Jack Merritt Died in the London Bridge Attack. Don’t Forget What He Stood For.
Remembering a life cut short.
By Emma Goldberg
Ms. Goldberg is a researcher for the editorial board.
Dec. 1, 2019
I remember a morning of unadulterated goodness. I’d come to celebrate graduation at a local men’s prison. The inmates had spent the semester studying criminal justice with students from the University of Cambridge as part of a program called Learning Together. The men from the prison dressed up for the occasion, hair slicked back and shirts tucked in.
Jack Merritt, my classmate at Cambridge and a program participant, recited a poem he’d written on forgiveness and rehabilitation. I remember feeling surprised by his words, so unselfconsciously earnest. I’d known him mostly for his dry wit, his boyishly good looks and his reputation as a criminology class clown.
Jack, who was 25 and from Cambridge, was stabbed to death during a terrorist attack near London Bridge on Friday. The attacker, Usman Khan, had been convicted of terrorism offenses in 2012. He was released from prison last year. Just before the attack, Jack was in Fishmongers’ Hall, a building adjacent to the bridge, helping to lead a conference on prisoner rehabilitation, an alumni celebration for Learning Together. Mr. Khan, who was attending the conference, began his rampage as a creative writing workshop was wrapping up inside the hall, around 2 p.m.
The injustice of somebody murdered while organizing for criminal justice feels impossibly sharp. Jack was in a room of people, some on day release from prison, discussing possibilities for penal reform.
But the world is full of injustice, and young people denied opportunity. Jack understood that better than most.
The poor bastard’s Master’s thesis was entitled:
A Critical Analysis of Over-Representation of Black, Asian and Minority Ethnic Males Aged 18-21 in the British Prison System.
The Muslim terrorist’s other victim was Saskia Jones of Stratford-Upon-Avon:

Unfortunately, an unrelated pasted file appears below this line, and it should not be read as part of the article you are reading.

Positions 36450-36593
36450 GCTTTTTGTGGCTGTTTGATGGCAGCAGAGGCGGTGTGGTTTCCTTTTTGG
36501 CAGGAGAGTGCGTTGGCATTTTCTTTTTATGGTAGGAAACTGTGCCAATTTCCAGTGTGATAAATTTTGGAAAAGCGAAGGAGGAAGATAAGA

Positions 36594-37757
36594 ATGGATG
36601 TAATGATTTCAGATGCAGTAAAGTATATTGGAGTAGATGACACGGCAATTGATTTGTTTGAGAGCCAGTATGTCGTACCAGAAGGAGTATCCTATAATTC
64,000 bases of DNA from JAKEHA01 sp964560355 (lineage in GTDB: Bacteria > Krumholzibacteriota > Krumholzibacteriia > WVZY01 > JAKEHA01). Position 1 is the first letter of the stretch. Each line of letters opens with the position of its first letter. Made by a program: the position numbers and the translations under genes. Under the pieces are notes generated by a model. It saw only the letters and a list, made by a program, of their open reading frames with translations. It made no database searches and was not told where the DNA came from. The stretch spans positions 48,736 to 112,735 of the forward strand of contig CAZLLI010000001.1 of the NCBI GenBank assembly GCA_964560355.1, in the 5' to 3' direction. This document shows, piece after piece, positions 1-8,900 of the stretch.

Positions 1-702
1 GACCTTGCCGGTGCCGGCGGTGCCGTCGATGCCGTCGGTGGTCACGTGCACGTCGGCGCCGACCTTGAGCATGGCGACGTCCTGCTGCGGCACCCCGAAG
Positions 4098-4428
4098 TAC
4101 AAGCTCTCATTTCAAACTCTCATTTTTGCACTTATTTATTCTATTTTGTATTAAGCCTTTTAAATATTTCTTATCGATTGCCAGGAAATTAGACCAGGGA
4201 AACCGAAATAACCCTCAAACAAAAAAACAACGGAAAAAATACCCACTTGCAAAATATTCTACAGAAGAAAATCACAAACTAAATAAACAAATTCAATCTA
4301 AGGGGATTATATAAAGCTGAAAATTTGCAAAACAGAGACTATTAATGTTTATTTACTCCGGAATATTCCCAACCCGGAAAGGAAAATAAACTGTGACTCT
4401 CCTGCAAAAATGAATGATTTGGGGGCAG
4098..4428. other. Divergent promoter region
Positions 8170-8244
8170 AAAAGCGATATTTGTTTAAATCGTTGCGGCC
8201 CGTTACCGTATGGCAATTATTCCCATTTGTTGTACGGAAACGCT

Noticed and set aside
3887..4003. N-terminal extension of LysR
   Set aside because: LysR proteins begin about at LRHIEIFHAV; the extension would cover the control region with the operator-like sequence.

Former Cambridge student was killed along with Jack Merritt, 25, in attack on Friday
Hannah Mays and agency
Sun 1 Dec 2019 11.26 EST
The second victim of the London Bridge terror attack has been named by the Metropolitan police as Saskia Jones, 23, a former Cambridge University student from Stratford-upon-Avon.
… Jones was named a day after Jack Merritt, 25, was identified by his father as the other person killed by Usman Khan in his knife attack at Fishmongers’ Hall on Friday. They had been attending an event to celebrate the fifth anniversary of Learning Together, a prison-based education project.
… Prof Loraine R Gelsthorpe, the director of the Institute of Criminology at Cambridge, where both victims had studied, paid tribute to them in a statement on Sunday. She said Saskia’s “warm disposition and extraordinary intellectual creativity was combined with a strong belief that people who have committed criminal offences should have opportunities for rehabilitation.
“Though she completed her MPhil in criminology in 2018, her determination to make an enduring and positive impact on society in everything she did led her to stay in contact with the Learning Together community. They valued her contributions enormously and were inspired by her determination to push towards the good.”
I wonder if any of the Cambridge dons who helped indoctrinate these naive young people feel even a twinge of guilt over their deaths?
Judging from this, probably not:
Professor Loraine Gelsthorpe
Institute of Criminology
Director of the Institute
Professor of Criminology and Criminal Justice, Director of the Centre for Community, Gender and Social Justice; Director of the Cambridge ESRC Doctoral Training Centre; Joint Convenor: CAMMIGRES (Cambridge Migration Research Network)
Fellow of Pembroke College.
Loraine Gelsthorpe is Professor of Criminology & Criminal Justice at the Institute of Criminology, University of Cambridge. And a Fellow and Tutor for Graduate Affairs at Pembroke College. She is also Director of the Institute, Director of Graduate Education for the Institute, and Director of a research centre within also: the Centre for Community, Gender and Social Justice. Beyond this she is Co-convenor of the University wide multi-disciplinary Cambridge Migration Research Network (CAMMIGRES). She also sits on various University Committees including the General Board Education Committee and the Board of Graduate Studies. Loraine has wide interests in the links between criminal justice and social justice, looking at race, gender and social exclusion, women and sentencing, and at the effectiveness of youth and community penalties in particular.
Perhaps it’s not a coincidence that our new religion of Diversity, Inclusion, Equity spells DIE.